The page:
Subblime: A New Source of Money for YouTube Stars

The Wrap
Subblime: A New Source of Money for YouTube Stars
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Subblime: A New Source of Money for YouTube Stars

Subblime, a new online hub for YouTube stars to shared products they love (and generate revenue in the process), launched publicly on Tuesday. The site has been in a private beta stage for months. It has already drawn YouTube creators like Elle Walker and Kristina Horner to publish lists of their favorite items.

Fans who join Subblime immediately subscribe to their favorite YouTubers' lists and can choose to favorite it or buy it.

"The idea of brands trying to work with traditional celebrities is a tried and true opportunity," co-founder and CEO Adam Winnick told TheWrap, arguing that brands only seek out a select few stars on their own. Subblime applies the idea en masse, targeting YouTube creators big and small.

"My number one customer is the content creator on YouTube and my goal for them is to help them grow their business," he added, noting that everyone on YouTube is looking for additional revenue streams to buttress the influx of ad dollars.

Winnick made frequent analogies to examples in traditional media such as "The Biggest Loser," which made a lot of its money from integrating fitness apparel and dietary supplements into the fabric of the show.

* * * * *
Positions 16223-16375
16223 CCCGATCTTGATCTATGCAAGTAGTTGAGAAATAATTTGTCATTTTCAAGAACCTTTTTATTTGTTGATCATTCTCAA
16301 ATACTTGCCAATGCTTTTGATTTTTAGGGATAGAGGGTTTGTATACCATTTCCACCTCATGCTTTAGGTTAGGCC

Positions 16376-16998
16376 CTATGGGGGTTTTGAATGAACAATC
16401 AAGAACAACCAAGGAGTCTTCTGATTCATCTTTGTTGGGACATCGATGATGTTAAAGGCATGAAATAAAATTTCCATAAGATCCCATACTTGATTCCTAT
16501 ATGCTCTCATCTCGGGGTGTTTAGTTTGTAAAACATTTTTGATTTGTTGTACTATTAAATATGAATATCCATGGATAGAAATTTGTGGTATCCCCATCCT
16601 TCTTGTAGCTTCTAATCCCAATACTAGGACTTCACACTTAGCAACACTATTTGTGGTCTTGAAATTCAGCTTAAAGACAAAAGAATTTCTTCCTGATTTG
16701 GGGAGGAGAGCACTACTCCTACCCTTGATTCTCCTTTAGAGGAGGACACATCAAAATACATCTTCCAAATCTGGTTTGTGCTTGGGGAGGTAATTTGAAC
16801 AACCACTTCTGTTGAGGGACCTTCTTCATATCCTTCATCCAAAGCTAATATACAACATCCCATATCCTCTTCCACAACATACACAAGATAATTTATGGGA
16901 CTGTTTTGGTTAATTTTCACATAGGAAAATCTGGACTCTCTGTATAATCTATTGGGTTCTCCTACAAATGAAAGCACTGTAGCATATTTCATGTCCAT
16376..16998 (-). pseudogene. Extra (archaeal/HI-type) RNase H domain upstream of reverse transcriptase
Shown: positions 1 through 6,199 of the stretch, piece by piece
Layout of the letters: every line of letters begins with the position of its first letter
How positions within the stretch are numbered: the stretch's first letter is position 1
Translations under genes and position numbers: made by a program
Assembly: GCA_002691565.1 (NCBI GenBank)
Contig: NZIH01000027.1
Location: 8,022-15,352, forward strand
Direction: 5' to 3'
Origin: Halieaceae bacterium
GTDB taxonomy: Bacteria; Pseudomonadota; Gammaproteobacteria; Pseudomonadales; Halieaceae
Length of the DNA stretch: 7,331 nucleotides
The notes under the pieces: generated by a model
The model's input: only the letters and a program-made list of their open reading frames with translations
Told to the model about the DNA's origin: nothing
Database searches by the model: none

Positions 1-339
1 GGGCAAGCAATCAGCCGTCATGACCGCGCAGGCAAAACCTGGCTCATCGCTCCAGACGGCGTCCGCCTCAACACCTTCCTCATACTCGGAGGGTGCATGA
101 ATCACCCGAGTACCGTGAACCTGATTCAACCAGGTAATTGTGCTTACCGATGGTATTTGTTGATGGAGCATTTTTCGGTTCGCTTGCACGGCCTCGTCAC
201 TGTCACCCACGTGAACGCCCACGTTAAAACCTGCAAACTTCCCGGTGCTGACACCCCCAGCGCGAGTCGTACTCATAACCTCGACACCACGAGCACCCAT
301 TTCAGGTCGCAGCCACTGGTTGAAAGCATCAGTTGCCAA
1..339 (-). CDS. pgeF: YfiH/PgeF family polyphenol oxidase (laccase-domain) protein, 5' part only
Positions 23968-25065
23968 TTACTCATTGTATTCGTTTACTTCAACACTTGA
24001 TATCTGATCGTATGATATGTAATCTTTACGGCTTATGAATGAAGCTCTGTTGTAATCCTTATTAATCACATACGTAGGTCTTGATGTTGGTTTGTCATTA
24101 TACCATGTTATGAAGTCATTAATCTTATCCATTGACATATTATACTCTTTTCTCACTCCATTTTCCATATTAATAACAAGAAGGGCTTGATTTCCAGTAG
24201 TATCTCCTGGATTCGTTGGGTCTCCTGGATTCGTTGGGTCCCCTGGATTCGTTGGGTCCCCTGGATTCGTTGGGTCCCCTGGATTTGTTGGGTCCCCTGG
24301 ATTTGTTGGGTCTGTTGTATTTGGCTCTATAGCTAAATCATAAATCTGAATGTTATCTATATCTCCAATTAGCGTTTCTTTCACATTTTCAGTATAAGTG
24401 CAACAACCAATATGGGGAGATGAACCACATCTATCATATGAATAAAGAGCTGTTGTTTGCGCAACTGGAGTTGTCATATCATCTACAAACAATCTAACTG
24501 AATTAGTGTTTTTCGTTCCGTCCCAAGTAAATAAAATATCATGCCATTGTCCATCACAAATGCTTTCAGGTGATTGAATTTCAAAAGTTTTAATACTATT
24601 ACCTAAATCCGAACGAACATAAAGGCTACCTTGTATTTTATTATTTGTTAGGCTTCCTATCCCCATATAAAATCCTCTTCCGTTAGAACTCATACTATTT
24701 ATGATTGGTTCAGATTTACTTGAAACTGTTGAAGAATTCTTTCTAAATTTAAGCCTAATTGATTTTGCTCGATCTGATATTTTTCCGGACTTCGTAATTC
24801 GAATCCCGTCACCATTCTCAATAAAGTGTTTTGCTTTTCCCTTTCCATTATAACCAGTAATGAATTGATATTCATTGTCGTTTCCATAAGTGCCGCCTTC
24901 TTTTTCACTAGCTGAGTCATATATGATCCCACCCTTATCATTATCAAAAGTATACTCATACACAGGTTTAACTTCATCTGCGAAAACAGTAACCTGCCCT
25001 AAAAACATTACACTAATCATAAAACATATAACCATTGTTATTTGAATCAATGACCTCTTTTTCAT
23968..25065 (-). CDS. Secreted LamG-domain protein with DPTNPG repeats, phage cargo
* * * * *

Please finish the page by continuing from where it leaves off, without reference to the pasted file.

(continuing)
Also read: YouTube's Biggest Partners: Show Me the Money (Video) 

While the biggest stars on YouTube might be able to score product placements, there are thousands who can use this as a way to forge stronger connections with their fans and, eventually, certain brands.

"These content creators have more authenticity and offer more than a traditional celebrity. We help people discover products and build a deeper emotional connection to their favorite people on YouTube," Winnick said.

While some brands would expect immediate transactions on their own sites, others are less demanding.

"We have a pipeline of emerging brands all looking to work with people," Winnick said. "If we really want to attract brands, we need to have more channels and more people signed up. We're trying to make this more accessible now."

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